Nomadic horsemen, astronauts and spaceships, wolfmen playing golf, devils in long johns, animal-headed men in business suits, reindeer, sheep, elephants, giant fish, fantastical creatures, even the odd dinosaur are just some of the images filling the outsized canvases of Mongolian artist Baatarzorig Batjargal. Rendered in vivid acrylics, the paintings teem with “gods and holy men, artists and intellectuals, warriors and noblemen, politicians and oligarchs, sumo wrestlers and robots,” as one gallerist put it. Notable figures from history and pop culture include Mao Zedong, Sigmund Freud, Mickey Mouse, the Buddha, and Vajrapani, the fierce Tibetan Buddhist deity revered as the protector of Mongolia. Saints and sinners alike are among the meticulously executed figures. Batjargal does not judge. Good and bad, “they make up the whole of life,” he says.

Saints and sinners alike are among the meticulously executed figures.

The paintings on these pages are prime examples of the 41-year-old artist’s satiric social commentary in visual form. His multilayered imagery reflects the fractured history of Mongolia in the past century, when the ancient nomadic culture and Buddhist religion were swept away under Soviet domination, until liberation in the early 1990s brought capitalism and a new challenge—rampant consumerism.

Batjargal’s response to the loss of cultural heritage and rapid regime change is Mongol zurag painting. Based on a style that arose in the Mongolian independence movement of the 1920s, contemporary zurag revives traditional forms in the context of current concerns. The paintings of Batjargal and other zurag artists, including his wife, Nomin Bold, are recognizable by their bright colors, delicate brushwork, and flat perspective, incorporating elements of Tibetan thangka art, the dreamy landscapes of Chinese guo hua painting, and the equestrian paintings of the Khitan people, who once dwelt in central Asia.

baatarzorig batjargal mongolian painting 5
MGL, 2018, acrylic, canvas, 150 × 200 cm × 2 pcs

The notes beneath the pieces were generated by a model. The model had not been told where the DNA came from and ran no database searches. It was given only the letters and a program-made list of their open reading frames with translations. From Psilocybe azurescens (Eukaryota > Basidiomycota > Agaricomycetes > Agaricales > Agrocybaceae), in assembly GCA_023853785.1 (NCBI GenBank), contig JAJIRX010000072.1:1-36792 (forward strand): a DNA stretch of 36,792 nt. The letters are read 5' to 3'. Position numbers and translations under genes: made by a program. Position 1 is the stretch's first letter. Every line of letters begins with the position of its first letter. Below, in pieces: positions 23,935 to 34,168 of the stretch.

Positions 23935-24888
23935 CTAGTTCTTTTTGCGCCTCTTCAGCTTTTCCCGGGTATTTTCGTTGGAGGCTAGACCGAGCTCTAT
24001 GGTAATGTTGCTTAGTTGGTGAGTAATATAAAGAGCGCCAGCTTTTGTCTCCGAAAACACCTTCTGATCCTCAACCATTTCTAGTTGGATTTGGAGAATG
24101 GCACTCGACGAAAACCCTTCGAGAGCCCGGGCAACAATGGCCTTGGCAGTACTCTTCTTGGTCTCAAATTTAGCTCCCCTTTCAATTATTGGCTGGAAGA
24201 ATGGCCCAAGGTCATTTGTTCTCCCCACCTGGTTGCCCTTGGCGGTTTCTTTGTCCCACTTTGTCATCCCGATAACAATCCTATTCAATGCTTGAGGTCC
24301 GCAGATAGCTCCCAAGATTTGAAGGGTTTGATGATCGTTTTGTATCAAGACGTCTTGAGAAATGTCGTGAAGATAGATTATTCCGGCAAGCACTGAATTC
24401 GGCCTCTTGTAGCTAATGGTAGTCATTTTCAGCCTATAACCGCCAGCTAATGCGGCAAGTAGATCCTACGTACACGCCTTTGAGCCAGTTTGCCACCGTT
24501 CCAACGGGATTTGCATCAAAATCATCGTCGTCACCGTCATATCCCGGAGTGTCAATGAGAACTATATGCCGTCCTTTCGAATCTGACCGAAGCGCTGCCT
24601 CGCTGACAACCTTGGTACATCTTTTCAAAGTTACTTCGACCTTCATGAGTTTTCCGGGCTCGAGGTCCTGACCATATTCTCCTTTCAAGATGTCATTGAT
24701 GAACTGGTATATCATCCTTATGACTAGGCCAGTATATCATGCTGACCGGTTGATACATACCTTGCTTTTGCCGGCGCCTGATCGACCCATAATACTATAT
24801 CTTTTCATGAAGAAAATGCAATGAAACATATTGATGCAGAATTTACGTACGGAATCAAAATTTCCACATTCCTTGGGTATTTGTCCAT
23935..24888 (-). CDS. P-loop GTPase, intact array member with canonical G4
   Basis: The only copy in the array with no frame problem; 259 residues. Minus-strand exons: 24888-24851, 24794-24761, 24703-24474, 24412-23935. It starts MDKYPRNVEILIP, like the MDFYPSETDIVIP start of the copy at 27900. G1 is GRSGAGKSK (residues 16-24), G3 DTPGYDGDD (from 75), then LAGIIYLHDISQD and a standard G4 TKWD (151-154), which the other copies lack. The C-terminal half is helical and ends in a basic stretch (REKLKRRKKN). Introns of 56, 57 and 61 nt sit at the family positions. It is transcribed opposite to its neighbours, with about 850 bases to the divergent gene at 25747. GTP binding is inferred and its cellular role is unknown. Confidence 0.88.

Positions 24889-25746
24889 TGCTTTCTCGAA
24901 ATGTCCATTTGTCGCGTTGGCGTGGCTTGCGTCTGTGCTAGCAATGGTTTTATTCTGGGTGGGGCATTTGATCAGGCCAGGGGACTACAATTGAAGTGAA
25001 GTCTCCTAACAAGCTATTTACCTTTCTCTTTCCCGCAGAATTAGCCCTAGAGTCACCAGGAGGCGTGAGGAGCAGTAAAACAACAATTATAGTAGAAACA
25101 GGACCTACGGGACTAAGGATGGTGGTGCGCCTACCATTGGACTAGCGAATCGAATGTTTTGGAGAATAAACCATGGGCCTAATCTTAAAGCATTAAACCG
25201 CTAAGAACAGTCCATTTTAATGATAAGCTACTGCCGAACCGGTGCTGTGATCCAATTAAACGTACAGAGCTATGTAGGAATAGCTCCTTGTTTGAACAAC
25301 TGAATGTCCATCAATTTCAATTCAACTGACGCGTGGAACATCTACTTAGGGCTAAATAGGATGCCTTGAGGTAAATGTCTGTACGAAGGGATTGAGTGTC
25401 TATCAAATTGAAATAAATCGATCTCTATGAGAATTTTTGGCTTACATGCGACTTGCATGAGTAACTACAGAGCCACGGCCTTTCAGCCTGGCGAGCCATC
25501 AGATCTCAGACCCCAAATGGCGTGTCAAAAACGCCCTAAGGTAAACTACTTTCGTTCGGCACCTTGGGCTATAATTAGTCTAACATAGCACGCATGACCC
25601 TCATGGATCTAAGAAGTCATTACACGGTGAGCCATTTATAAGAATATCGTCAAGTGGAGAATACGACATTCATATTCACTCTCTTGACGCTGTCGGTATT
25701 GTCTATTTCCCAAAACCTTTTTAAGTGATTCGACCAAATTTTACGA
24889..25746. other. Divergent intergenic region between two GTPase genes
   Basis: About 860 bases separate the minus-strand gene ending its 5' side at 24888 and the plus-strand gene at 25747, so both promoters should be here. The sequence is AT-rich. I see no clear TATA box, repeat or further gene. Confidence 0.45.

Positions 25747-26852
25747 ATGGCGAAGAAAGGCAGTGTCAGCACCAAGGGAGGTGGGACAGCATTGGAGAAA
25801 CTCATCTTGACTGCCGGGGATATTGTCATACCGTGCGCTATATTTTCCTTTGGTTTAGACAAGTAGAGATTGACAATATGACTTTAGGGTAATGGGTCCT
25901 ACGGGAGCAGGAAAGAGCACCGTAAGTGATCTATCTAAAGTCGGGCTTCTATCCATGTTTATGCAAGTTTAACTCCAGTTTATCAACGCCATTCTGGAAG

Born in 1983, Batjargal grew up in Mongolia’s capital, Ulaanbaatar, where he shares a home and studio with Bold and their three children. His birth name, Baatarzorig, means “brave hero”: fittingly, his interest in zurag was triggered, he says, by paintings showing epic battles and Mongolian warriors. “‘Maybe I can depict some heroes,’ I thought.”

Nomads on horseback are omnipresent, symbols of the way of life Soviet socialism destroyed. 

final baatarzorig batjargal mongolian painting 1
Law of Nature, 2019, acrylic, canvas, 150 × 110 cm

Melding reality and the dream world, Batjargal’s art reflects far-reaching influences, including concerns about social inequality and the environment and a passion for myth. The dragon, a symbol of strength, is a recurring image, rendered as a dinosaur in paintings like Buddha’s Garden and Soft Triangular. Other recurring images include the Buddha and shamanic figures. Spiritually, “I’m in the middle between Buddhism and shamanism,” he says. “Buddha’s presence in the art represents love of the universe, but I’m questioning the society we live in, with all the religious beliefs and motifs, in contrast to the society with all the wrongdoings.” In Soft Triangular, a Noah’s ark packed with humans signifies Judgment Day; he calls the painting “a vision of the COVID global pandemic.”

final baatarzorig batjargal mongolian painting 3
High Land, 2019, acrylic, canvas, 245 × 145 cm
baatarzorig batjargal mongolian painting 3
Soft Triangular, 2019, acrylic, canvas, 150 × 175 cm

Nomads on horseback are omnipresent, symbols of the way of life Soviet socialism destroyed. In Law of Nature, the central figure “represents Central Asian nomads who lost their way,” Batjargal says. “The idea is to reestablish union with nature.” It was, in fact, a nomad horseman, Batjargal’s uncle, who introduced him to art at a sculptor friend’s studio. Later, a teacher, recognizing the boy’s talent, recommended he study drawing. Batjargal earned a BA in fine art from the Mongolian University of Arts and Culture in Ulaanbaatar in 2005. He studied Western art for two years, and figures like the bikini-clad woman in MGL and people in Mickey Mouse ears allude to consumerist influences.

It’s all part of the vast tapestry of humanity and its artifacts in the intricate canvases of a master storyteller.  

Thank you for subscribing to Tricycle! As a nonprofit, to keep Buddhist teachings and practices widely available.

This article is only for Subscribers!

Subscribe now to read this article and get immediate access to everything else.

Subscribe Now

Already a subscriber? .